Visual journalists operate as trustees of the public. Our primary role is to report visually on the significant events and varied viewpoints in our common world. Our primary goal is the faithful and comprehensive depiction of the subject at hand. As visual journalists, we have the responsibility to document society and to preserve its history through images.

Photographic and video images can reveal great truths, expose wrongdoing and neglect, inspire hope and understanding and connect people around the globe through the language of visual understanding. Photographs can also cause great harm if they are callously intrusive or are manipulated.

This code is intended to promote the highest quality in all forms of visual journalism and to strengthen public confidence in the profession. It is also meant to serve as an educational tool both for those who practice and for those who appreciate photojournalism. To that end, The National Press Photographers Association sets forth the following.

CODE OF ETHICS

Visual journalists and those who manage visual news productions are accountable for upholding the following standards in their daily work:

  1. Be accurate and comprehensive in the representation of subjects.
  2. Resist being manipulated by staged photo opportunities.
  3. Be complete and provide context when photographing or recording subjects. Avoid stereotyping individuals and groups. Recognize and work to avoid presenting one’s own biases in the work.
  4. Treat all subjects with respect and dignity. Give special consideration to vulnerable subjects and compassion to victims of crime or tragedy. Intrude on private moments of grief only when the public has an overriding and justifiable need to see.
  5. While photographing subjects do not intentionally contribute to, alter, or seek to alter or influence events.
  6. Editing should maintain the integrity of the photographic images’ content and context. Do not manipulate images or add or alter sound in any way that can mislead viewers or misrepresent subjects.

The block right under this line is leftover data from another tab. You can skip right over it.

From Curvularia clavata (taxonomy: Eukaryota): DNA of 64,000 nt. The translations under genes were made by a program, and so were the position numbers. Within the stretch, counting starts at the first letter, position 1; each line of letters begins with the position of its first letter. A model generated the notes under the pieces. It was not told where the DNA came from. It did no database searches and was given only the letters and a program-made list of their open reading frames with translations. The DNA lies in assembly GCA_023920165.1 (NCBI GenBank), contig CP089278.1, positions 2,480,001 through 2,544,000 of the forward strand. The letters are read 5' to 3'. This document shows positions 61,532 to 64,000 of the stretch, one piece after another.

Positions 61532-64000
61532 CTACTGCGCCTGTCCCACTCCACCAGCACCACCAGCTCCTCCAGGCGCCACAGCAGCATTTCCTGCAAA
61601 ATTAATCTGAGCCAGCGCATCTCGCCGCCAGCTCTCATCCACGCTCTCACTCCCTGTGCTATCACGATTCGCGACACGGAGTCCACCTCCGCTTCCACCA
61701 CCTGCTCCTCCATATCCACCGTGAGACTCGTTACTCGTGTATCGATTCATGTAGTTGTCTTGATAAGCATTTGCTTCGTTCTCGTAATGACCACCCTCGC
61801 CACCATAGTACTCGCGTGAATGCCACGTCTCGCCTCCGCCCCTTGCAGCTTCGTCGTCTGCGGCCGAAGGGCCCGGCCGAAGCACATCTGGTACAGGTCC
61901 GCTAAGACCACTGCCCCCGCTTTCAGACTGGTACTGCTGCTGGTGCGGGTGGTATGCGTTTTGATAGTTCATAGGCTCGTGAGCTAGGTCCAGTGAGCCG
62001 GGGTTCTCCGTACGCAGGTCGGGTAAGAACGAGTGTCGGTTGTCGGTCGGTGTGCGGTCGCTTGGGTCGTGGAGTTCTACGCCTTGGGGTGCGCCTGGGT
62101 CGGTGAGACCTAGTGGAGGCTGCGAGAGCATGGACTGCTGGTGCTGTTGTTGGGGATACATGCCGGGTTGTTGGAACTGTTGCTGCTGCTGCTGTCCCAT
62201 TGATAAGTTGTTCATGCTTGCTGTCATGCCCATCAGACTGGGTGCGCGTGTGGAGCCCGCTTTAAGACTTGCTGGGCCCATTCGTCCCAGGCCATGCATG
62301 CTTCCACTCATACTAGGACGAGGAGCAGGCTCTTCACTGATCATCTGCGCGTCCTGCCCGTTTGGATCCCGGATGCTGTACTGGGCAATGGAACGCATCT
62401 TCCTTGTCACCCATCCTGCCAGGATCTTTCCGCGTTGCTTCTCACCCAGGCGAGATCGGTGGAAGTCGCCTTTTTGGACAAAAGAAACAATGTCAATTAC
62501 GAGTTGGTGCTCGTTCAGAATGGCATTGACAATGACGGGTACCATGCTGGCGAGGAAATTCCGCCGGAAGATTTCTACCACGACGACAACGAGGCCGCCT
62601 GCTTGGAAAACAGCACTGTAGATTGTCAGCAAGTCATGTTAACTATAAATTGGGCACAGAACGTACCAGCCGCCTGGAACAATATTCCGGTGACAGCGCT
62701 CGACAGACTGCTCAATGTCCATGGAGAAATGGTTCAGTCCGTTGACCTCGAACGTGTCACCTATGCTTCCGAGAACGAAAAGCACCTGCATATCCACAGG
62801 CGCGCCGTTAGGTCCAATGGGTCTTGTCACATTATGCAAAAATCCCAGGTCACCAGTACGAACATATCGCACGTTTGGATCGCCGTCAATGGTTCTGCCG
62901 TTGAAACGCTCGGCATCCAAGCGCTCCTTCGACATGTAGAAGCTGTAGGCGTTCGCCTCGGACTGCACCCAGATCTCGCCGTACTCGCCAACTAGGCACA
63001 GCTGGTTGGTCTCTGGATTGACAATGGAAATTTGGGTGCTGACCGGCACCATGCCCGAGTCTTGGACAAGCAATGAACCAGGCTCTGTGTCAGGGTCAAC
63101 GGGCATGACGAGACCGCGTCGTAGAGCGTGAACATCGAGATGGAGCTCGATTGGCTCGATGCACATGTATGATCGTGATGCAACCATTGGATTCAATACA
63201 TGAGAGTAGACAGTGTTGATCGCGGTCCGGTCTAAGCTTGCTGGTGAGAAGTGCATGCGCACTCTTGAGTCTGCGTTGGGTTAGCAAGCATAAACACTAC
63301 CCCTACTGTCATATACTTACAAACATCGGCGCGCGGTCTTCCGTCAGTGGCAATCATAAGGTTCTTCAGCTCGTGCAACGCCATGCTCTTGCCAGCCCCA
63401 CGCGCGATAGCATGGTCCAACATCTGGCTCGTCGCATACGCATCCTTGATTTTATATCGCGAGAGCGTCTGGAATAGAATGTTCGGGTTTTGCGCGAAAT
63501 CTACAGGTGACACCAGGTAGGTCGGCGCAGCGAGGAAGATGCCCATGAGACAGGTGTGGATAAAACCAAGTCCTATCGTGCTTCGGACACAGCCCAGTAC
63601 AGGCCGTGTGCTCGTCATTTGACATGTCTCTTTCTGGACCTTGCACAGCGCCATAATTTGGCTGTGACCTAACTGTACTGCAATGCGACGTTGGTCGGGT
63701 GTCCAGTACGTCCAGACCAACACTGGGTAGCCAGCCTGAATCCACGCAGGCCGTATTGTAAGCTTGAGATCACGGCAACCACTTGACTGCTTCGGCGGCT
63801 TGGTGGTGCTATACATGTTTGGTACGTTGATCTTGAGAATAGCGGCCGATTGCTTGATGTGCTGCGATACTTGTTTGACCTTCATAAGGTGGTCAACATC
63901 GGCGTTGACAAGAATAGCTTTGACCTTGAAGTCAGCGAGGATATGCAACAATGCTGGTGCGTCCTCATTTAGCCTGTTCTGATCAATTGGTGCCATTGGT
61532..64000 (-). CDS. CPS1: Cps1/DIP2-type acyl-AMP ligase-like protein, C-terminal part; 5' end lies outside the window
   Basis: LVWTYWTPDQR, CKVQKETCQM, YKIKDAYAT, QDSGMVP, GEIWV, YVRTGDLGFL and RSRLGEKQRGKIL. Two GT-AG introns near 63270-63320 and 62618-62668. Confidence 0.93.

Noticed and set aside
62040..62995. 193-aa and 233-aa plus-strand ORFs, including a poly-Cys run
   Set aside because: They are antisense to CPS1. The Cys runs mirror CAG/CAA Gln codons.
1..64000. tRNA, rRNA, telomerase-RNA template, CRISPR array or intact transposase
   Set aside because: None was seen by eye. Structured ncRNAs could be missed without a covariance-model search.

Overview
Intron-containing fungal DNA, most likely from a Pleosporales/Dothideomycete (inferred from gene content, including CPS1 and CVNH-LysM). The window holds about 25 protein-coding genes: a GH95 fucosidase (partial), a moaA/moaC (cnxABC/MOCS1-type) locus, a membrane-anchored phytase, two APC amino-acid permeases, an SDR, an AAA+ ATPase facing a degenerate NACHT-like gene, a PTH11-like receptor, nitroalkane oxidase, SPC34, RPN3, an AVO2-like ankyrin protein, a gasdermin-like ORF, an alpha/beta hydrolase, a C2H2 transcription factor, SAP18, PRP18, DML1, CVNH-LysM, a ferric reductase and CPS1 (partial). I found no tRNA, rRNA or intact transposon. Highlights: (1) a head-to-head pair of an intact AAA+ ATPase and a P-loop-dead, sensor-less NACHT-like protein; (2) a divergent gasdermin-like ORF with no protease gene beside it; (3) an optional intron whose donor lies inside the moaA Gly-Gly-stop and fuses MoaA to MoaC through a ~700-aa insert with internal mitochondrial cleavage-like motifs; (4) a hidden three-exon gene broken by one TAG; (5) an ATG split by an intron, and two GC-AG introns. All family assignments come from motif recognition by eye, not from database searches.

7. Do not pay sources or subjects or reward them materially for information or participation.
  8. Do not accept gifts, favors, or compensation from those who might seek to influence coverage.
  9. Do not intentionally sabotage the efforts of other journalists.
  10. Do not engage in harassing behavior of colleagues, subordinates or subjects and maintain the highest standards of behavior in all professional interactions.

Ideally, visual journalists should:

  1. Strive to ensure that the public’s business is conducted in public. Defend the rights of access for all journalists.
  2. Think proactively, as a student of psychology, sociology, politics and art to develop a unique vision and presentation. Work with a voracious appetite for current events and contemporary visual media.
  3. Strive for total and unrestricted access to subjects, recommend alternatives to shallow or rushed opportunities, seek a diversity of viewpoints, and work to show unpopular or unnoticed points of view.
  4. Avoid political, civic and business involvements or other employment that compromise or give the appearance of compromising one’s own journalistic independence.
  5. Strive to be unobtrusive and humble in dealing with subjects.
  6. Respect the integrity of the photographic moment.
  7. Strive by example and influence to maintain the spirit and high standards expressed in this code. When confronted with situations in which the proper action is not clear, seek the counsel of those who exhibit the highest standards of the profession. Visual journalists should continuously study their craft and the ethics that guide it.

Percentage-based Grade Scale

A: 93-100

B+: 87-89.99

C+: 77-79.99

D: 60-69.99

F: 0-59.99

A-: 90-92.99

B: 83-86.99

C: 73- 76.99

  
 

B-: 80-82.99

C-: 70-72.99

  

GPA conversion

Search:

A

4.0

A-

3.7

B+

3.3

B

3.0

B-

2.7

C+

2.3

C

2.0

C-

1.7

D

1.0

F

0

Class Policies

How to Get an ‘A’ in This Course

  • • Be here each week, on time, ready to engage.
  • • Complete all reading and assignments on time.
  • • Exceed expectations!
  • • Participate in class and any online discussions. 
  • • You get extra credit for: being enthusiastic, inquisitive, and open to learning new things.
  • • Think ahead. Anticipate upcoming requirements such as BU News Service assignments and the final project. Structure your time to do your best work.

Please restrict unrelated internet browsing, e-mailing, texting or other unassigned online activity during class. When we have guest speakers, please, no loud typing. Tweet, yes, but be discreet about it so as not to distract our guests and the rest of the class. Points will be deducted for spelling and grammatical errors.